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Texas Wesleyan University School of Law

published August 16, 2004

Christina Poon
( 69 votes, average: 4.2 out of 5)
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Founded in 1890 by the Methodist Episcopal Church, South, Texas Wesleyan University established its school of law just 14 years ago, later earning American Bar Association accreditation in 1992. While the law school may seem to be a fledgling institution, it continues to grow every year, boasting a bar passage rate that exceeds the average statewide scores.

The Wesleyan Law School is known for attracting career-experienced students, many of whom have pursued other professional careers before beginning their legal education. With backgrounds in finance, education, real estate, business, and other fields, the incoming classes give both experience and professional edge to the student body.

Due to the relative youth of this law school, admission may not be as competitive as some of the top private schools, but it's getting more difficult, and the median LSAT scores and GPAs rise with each entering class. As of 2003, the average LSAT score was 152; the average GPA was 3.19.

Tuition is based on its "block tuition policy," in which tuition and fees depend on the individual course load: $9,480 for 12-16 hours, $6,765 for 9-11 hours, and $640 for 8 hours or less (as of 2004). For a first-year full-time student, tuition and fees average around $19,520; for a first-year part-time student, the average is $14,090. Unlike many of the average private schools, Wesleyan's tuition is significantly lower, and yet it still offers all the benefits of a private school-a low student-to-faculty ratio and better response to class demands.

The schedules at Wesleyan are flexible. The school offers both daytime and evening classes, giving students the choice of attending either part-time or full-time-an option not many private law institutions often allow. The student body is a cozy 710, with 470 full-time and 240 part-time students. Like many private schools, the small classes are definite advantages of Wesleyan's School of Law. The school retains a 28-member full-time faculty and a number of adjunct professors. The faculty is highly qualified, experienced in a variety of professional backgrounds, and has graduated from some of the most prestigious institutions nationwide, including George Washington, Columbia, Harvard, Texas, and Yale.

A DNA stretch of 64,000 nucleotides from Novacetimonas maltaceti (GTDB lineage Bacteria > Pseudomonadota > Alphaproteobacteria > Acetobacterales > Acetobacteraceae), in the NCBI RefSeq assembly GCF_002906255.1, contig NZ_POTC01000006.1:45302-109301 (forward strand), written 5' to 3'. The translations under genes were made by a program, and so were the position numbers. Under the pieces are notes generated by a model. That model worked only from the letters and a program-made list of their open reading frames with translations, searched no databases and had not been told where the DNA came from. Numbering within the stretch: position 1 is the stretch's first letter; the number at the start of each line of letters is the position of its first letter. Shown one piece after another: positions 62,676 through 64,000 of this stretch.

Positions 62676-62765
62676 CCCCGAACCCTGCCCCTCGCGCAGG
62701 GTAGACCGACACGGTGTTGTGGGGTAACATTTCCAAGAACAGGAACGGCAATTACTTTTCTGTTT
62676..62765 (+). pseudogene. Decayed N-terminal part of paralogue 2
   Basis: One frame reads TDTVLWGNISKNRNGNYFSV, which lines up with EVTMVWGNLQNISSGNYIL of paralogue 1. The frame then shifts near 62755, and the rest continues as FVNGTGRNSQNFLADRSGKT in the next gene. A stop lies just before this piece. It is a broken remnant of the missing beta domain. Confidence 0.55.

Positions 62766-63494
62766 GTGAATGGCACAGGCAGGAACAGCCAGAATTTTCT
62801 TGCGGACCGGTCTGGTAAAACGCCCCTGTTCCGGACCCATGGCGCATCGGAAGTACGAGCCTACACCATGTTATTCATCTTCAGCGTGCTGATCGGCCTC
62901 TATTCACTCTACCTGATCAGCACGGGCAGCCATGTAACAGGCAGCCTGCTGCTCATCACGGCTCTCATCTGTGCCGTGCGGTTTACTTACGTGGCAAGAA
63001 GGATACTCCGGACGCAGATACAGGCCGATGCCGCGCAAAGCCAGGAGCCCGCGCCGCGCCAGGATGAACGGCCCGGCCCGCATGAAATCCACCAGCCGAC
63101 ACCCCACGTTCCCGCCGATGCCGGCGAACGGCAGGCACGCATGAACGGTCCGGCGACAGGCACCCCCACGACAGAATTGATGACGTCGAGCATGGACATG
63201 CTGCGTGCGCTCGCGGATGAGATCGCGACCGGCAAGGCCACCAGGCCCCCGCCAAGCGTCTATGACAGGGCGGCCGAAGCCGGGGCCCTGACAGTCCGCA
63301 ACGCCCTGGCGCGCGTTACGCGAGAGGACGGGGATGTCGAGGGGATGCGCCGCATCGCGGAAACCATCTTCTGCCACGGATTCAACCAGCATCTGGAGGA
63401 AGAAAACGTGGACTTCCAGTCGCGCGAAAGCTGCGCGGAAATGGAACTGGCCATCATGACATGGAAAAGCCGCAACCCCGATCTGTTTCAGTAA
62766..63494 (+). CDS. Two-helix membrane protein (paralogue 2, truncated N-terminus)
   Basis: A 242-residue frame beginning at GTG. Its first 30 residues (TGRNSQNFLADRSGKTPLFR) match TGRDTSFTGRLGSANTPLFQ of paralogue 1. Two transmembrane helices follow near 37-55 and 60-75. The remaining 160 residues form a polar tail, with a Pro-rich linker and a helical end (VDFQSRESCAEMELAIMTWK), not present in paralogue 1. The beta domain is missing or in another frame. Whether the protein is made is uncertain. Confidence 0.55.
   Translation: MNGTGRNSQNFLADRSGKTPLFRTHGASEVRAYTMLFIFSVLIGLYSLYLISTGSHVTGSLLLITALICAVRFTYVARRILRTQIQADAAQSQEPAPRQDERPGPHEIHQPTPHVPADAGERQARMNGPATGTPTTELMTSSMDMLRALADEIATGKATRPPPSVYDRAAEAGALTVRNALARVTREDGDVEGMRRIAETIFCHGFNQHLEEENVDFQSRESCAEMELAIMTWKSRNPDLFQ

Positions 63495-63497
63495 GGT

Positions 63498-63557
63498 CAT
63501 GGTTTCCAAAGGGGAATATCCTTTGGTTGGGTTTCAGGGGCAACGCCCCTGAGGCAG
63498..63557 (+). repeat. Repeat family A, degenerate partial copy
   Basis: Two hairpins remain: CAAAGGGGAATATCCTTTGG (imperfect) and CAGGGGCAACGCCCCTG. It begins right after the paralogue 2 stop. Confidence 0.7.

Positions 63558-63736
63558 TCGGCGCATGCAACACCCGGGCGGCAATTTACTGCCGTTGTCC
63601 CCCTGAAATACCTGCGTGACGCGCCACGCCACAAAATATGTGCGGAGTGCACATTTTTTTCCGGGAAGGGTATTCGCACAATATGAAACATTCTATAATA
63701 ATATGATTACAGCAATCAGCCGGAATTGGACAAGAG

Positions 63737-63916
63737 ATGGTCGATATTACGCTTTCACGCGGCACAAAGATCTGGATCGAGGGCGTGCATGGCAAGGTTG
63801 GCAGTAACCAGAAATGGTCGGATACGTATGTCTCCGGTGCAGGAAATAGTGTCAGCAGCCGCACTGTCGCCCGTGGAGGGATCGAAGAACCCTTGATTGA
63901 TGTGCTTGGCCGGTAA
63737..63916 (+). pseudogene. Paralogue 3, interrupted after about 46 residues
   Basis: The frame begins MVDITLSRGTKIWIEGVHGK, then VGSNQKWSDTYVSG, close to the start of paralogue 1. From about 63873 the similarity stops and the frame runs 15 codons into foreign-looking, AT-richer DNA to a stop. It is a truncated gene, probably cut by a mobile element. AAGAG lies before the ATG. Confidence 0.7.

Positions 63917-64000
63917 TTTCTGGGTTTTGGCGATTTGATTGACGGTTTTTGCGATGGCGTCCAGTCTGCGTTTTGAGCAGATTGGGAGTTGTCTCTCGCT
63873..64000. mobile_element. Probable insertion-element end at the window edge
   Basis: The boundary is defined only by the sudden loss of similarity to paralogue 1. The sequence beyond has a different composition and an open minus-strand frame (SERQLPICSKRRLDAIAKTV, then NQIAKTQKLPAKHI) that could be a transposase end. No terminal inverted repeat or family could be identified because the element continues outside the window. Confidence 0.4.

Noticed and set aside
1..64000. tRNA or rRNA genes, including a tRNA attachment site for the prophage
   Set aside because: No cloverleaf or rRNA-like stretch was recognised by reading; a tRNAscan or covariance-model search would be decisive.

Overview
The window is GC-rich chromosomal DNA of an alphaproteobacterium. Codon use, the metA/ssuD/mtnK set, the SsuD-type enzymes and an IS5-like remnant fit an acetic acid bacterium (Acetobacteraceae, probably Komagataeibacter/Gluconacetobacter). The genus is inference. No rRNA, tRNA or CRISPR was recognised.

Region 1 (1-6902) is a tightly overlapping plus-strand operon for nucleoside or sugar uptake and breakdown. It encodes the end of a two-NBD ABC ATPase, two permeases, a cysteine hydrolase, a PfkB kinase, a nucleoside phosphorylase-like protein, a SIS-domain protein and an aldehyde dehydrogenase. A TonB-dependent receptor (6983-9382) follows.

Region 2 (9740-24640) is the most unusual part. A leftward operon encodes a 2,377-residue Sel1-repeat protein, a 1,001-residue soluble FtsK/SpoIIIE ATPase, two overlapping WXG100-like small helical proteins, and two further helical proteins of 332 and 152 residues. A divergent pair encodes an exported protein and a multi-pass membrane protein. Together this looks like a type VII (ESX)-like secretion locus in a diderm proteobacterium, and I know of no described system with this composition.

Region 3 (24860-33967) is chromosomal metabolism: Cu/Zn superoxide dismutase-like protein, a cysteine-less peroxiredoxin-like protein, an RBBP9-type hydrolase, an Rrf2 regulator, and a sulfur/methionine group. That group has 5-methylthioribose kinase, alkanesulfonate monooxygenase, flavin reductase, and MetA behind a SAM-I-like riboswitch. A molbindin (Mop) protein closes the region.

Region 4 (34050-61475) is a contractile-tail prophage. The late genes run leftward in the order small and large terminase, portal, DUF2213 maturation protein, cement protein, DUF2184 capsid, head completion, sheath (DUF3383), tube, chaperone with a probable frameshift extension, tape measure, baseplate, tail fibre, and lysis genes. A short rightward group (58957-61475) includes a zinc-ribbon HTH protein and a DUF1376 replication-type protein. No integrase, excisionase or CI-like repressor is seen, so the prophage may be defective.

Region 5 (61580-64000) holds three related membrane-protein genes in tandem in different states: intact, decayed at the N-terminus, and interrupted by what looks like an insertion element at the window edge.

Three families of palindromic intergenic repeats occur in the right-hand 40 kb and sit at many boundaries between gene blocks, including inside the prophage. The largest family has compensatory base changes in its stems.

Yet, the student population is growing rapidly, and the continued expansion may soon pose problems for Wesleyan, as its population rapidly outgrows its allotted space. With the need for a larger campus and more classrooms, Wesleyan is currently planning to expand to the top floor of its location, adding an extra 40,000 square feet. The additional space will allow for extra classroom and office space, in addition to an auditorium. The school also plans to add space to the bottom floor, expanding the library and allowing further space for any additional classrooms or offices. Construction is underway, and the school is hopeful that it will be finished by the Spring of 2005.

Still young and growing, Wesleyan's alumni base is a small 1,800. Graduates of Wesleyan enter an extensive range of legal practices, from private practice to corporate or government law, and even to the field of academia. In 2003, more than half of the graduating body entered private practices. Staying loyal to their community, many of the Wesleyan graduates actually find themselves practicing within the Fort Worth and Dallas areas.

Students will find a very pleasant but energetic atmosphere here. Located in downtown Fort Worth, TX,, only a train-stop away from well-known Dallas, students can get a real feel of the culture and history of the city as they walk down Fort Worth's center of business and life. Art museums dot the streets of this busy city with some of the most famous artwork. Here you can visit the historic Stockyards District and, of course, the picturesque natural-environment zoo that every resident of Texas should visit.

Students will also find easy access to the bustling Metroplex of Dallas-the center of many of the state's major national and international businesses. Here you'll find an amalgam of art museums, dance theaters, musical theaters, and botanical gardens. You can also visit the symphony center and the 66-acre arboretum. The busy city maintains a modern, cosmopolitan feel with its wide variety of attractions, and yet, much like Fort Worth, the city preserves its warm and friendly Southern quality.

Texas Wesleyan University's School of Law may be young, but its growth is developing at a rapid pace. Entrance at Wesleyan's School of Law is not too competitive, but it offers the highly qualified faculty, small student-to-faculty ration, and a friendly, energetic atmosphere that many students demand. Texas Wesleyan is in its 14th year and will soon make its mark as a well-known law school nationwide.

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